Kindergarten seeming way too academic... - Mothering Forums

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Old 01-09-2012, 06:35 PM - Thread Starter
 
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I am having a hard time with how academic my sons kindergarten class is.  He goes to a small Catholic school and his school started a new reading program this year: the Riggs method: http://www.riggsinst.org/ which is phonogram based.

 

They spend a lot of time on this every day to the point that although they have playtime, recess, gym, they aren't doing much art, math, science.  Everything is going in to reading.  My son only likes school because his friends are there and they play soccer at recess.  I really believe kindergarten should be about playdough and blocks still. 

 

They also have 2 'tests' a day on their phonograms.  One in the morning on the single letters (basically the alphabet), and one in the afternoon on the 2 and 3 letter phonograms they've learned so far.  DS is consistently getting about half right on the afternoon test.  So then I'm torn between wanting him to do well (and drilling him with the flashcards we were given) at home and wanting to just let him play and unwind (which we do 95% of the time).

 

I know there isn't any hope of getting anything changed for this year but my younger children will be in this school eventually.  The kindergarten teacher even confessed to me that she thinks they should wait and start this program in the first grade.

 

Not sure what to do  :(


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Old 01-09-2012, 06:56 PM
 
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this will not be what you want to hear

 

we did a Catholic K and 1st at another Catholic and it was night and day different

 

even within the same dioceses one can do one program another not

 

I see your real issue is NEXT year- you have this program in place now, so I'm assuming here next year will be real academic based on what they expect now???

 

You can switch for your others but it still leaves you with next year for this one. I would sit down now and talk to the teacher for next year, find out the expectations and what they are doing based on a child having gone through this program and really think about what your goals are, what you child is able to do now and your long term goals- you may need to switch schools.

You might find another Catholic school that is more inline with your schooling perspective. 

 

it's sad to be have way done with the year and feeling this way


 

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Old 01-09-2012, 07:22 PM - Thread Starter
 
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I should add that we love this school for every other reason.  My husband went here.  It is K-12 and very family oriented.  We know everyone.  Unless there was something seriously wrong my husband especially would not be willing to switch schools.   


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Old 01-09-2012, 07:23 PM
 
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My guess is that the private schools are forced to keep the pace with the public schools, which are forced to keep up with standardized testing. They could risk losing students if they don't keep up with public schools.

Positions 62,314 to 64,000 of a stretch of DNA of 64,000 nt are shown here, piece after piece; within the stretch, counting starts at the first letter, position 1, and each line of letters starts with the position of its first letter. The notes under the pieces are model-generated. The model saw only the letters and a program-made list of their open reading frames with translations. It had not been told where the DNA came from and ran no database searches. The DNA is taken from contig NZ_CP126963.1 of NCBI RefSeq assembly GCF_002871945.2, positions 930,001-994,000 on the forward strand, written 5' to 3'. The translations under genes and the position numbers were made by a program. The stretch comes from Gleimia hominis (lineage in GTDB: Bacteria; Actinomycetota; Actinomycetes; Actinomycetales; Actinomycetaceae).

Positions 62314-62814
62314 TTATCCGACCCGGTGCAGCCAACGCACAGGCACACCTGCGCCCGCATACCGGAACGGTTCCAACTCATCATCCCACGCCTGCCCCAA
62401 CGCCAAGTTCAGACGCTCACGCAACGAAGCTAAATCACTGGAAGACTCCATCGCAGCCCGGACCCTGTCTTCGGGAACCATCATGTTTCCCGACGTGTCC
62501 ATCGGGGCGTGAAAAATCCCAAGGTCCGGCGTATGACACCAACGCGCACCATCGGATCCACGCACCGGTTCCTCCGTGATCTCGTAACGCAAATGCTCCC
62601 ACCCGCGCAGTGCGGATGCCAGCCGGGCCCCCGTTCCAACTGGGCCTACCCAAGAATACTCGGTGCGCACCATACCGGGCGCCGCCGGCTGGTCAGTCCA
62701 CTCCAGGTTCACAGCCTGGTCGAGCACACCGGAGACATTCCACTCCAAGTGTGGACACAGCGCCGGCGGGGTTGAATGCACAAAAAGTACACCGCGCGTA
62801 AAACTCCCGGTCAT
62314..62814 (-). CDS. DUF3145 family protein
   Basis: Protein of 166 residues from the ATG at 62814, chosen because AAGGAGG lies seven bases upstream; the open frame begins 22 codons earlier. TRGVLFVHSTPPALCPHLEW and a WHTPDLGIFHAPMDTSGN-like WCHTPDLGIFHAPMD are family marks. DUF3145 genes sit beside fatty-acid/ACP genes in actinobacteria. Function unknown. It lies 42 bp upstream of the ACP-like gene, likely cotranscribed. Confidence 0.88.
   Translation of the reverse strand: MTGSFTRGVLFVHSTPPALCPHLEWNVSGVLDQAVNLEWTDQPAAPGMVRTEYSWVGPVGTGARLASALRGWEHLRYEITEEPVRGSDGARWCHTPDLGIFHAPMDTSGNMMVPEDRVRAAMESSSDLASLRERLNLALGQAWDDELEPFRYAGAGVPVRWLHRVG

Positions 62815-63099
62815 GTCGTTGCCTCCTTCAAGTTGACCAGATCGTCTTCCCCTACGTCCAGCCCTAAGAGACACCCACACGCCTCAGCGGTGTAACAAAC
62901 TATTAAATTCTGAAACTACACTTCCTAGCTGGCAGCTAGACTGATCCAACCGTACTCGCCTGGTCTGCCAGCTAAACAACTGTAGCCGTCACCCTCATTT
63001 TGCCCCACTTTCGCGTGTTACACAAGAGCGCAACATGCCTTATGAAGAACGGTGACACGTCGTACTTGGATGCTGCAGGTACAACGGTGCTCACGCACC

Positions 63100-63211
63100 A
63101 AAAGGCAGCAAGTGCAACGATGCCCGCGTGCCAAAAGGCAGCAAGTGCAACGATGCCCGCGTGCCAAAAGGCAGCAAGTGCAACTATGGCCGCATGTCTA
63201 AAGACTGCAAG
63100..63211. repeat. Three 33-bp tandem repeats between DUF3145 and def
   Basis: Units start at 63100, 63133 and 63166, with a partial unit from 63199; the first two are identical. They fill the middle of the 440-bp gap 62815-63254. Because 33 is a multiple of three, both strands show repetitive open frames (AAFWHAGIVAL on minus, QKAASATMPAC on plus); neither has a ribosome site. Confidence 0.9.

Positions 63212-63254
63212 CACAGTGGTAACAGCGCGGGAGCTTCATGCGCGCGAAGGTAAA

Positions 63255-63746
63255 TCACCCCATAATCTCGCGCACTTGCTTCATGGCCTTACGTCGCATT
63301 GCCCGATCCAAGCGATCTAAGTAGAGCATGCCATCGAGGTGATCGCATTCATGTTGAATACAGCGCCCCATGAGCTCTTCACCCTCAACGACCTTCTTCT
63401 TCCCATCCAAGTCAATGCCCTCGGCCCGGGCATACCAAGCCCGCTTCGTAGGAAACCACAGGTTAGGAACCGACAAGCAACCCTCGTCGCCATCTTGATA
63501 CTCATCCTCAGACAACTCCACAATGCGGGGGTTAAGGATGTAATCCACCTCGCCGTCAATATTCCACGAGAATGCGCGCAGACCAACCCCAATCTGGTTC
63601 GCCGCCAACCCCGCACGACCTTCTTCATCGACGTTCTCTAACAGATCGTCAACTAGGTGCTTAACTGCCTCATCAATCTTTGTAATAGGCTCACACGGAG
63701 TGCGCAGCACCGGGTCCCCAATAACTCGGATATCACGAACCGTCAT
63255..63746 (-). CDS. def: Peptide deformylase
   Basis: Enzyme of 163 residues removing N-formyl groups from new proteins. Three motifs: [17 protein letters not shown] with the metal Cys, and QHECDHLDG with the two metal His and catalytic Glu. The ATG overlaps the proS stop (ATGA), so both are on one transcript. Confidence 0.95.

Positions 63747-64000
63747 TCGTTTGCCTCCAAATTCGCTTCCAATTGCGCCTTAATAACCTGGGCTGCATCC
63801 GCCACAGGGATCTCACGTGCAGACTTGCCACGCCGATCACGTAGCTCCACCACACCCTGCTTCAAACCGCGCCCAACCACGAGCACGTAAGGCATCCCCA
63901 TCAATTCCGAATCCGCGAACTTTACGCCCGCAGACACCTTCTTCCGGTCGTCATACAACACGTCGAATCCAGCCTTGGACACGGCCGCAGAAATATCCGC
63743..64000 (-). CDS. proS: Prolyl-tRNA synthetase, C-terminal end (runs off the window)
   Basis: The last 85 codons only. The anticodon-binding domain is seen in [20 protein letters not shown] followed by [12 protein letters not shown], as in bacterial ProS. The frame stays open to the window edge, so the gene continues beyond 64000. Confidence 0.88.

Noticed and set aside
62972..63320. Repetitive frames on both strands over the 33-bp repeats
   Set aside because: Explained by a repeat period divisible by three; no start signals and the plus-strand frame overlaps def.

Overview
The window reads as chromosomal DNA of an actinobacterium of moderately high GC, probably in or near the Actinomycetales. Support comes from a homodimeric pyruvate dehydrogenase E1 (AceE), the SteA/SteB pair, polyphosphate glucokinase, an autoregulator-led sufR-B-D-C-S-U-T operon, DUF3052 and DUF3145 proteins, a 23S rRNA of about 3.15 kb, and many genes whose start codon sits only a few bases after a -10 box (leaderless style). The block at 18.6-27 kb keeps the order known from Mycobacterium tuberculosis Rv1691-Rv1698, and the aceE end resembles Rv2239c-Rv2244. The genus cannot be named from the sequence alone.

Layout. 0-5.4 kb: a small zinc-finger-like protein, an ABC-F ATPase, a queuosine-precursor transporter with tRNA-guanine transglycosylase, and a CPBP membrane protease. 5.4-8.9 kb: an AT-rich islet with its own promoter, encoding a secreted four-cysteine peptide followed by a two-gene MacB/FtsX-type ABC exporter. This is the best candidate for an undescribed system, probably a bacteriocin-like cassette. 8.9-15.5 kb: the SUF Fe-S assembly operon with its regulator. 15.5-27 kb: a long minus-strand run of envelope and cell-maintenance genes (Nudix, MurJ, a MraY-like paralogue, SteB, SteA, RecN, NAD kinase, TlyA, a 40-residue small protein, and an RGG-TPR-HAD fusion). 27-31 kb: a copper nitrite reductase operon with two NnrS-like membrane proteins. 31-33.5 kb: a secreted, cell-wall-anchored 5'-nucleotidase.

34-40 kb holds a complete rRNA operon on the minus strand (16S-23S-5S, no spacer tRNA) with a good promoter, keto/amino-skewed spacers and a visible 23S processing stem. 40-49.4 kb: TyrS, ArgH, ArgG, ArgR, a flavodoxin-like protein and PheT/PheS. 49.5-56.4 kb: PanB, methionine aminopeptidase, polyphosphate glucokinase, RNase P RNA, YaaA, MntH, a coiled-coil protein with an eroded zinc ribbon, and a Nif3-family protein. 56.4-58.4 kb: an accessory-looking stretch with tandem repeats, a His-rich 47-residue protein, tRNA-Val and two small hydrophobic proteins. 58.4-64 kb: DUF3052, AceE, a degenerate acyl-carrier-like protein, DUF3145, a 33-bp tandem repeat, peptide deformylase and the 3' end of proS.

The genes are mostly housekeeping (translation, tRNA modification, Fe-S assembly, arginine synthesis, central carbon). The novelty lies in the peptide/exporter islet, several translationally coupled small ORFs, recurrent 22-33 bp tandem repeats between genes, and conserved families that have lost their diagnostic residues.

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Old 01-09-2012, 07:32 PM
 
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I have to say our K does not use that program, but it is also academic. The Riggs method is not a bad alternative to some other options out there--- it is multi-sensory and low/no worksheets, both of which are good for young Elem. kids.

 

As a PP stated- most private schools are moving toward academic. To find a more play based program, you may have to look at independent private school.

 

 

My girls are in 1st, and they are expected to be reading and writing. Kiddos that are still working on letters/sounds/phonograms would be behind in 1st grade. They attend a standard 1st grade (with kids coming from 1/2 day K).

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Old 01-09-2012, 08:27 PM
 
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Respect your instincts and talk more with your child's teacher. Let her know how you feel and what your concerns are. I'll give you my two cents, but I'm not directly involved, so I don't know the entire story...
 

If the kids are getting time for non-directed play in centers and outdoors, then this program seems ok. I know the testing sounds intense, but at this age it's generally not high-pressure. The instructors need feedback from these "tests" to help them see their students' progress. It also sends the message to the students that they are responsible for their own learning. A good teacher will administer these assessments in a gentle, low-stress manner , and pair them with activities that let all students feel success.

 

There are two things that do bother me:

 

1. You say there is little time for science, art, music, math, etc. This is very troublesome. I see these as important subjects, esp. math. Kindergarten math performance is surprisingly predictive of later achievement. There are many recent studies that show this. Here's an example... http://www.ipr.northwestern.edu/publications/workingpapers/2004/duncan/SchoolReadiness.pdf

 

2. The teacher's attitude about the program doesn't seem to be good. Enthusiastic implementation is important. 

 

I hope you get some answers from the teacher that will make you feel better. Good luck!

 

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Old 01-09-2012, 08:40 PM
 
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Unless there was something seriously wrong 

 

 

a think not being a "good fit" is still an OK reason to not be there and that does not mean "seriously wrong"-

 

you really need to know what next year holds and going into it with an attitude of only "serious" you may not be doing what is academically correct for this or your other children and focusing more on the loves without seeing the long term here-IMO


 

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Old 01-10-2012, 02:25 PM
 
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Private schools have a lot of pressures. Some feel like they have to "more" academic to win parents and some feel like they have to be less academic than public schools. Sounds like your school feels like they have to be really ahead of the public school track.

 

The program might be intense all around or it might be your child's experience with it. Is he young for the class? Did he attend preschool before the school year? Did he know the alphabet before starting school? How is attention during the class? Can you talk to the teacher about his experience and how it compares to other kids? Can you observe?